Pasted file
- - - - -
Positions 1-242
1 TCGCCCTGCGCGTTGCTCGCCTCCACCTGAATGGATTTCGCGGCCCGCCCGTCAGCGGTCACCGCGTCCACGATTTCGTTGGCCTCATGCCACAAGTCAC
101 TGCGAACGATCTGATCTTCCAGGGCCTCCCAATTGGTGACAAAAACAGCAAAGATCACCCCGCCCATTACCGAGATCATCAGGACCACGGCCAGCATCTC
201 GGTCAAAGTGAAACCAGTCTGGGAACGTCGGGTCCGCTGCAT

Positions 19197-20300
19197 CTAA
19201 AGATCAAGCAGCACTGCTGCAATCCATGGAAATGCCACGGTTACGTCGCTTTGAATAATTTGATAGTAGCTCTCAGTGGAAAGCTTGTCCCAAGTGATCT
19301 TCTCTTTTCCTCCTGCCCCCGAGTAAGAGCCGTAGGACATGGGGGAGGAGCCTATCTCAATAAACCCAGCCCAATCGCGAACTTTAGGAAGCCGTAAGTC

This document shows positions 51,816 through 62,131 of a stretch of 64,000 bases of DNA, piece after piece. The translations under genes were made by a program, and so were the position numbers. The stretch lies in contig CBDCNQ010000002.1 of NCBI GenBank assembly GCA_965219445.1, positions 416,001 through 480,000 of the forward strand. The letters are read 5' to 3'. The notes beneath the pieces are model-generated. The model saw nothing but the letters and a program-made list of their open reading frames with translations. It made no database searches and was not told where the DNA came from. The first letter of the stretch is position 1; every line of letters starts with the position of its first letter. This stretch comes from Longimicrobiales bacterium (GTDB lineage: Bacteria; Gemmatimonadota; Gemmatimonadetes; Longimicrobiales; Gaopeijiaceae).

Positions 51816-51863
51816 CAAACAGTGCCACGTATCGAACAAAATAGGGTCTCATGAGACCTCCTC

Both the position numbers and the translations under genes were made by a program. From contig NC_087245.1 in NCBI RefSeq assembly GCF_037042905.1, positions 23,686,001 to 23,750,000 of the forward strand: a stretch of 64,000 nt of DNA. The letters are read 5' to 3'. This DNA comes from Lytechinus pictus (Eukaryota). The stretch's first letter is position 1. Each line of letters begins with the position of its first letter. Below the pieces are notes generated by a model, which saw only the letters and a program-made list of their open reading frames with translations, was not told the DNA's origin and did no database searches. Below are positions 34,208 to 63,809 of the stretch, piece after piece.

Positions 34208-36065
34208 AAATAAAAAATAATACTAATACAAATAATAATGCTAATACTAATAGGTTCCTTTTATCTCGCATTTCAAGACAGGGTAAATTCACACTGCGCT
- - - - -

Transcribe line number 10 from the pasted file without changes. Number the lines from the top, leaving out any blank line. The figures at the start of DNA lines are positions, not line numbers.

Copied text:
Positions 51816-51863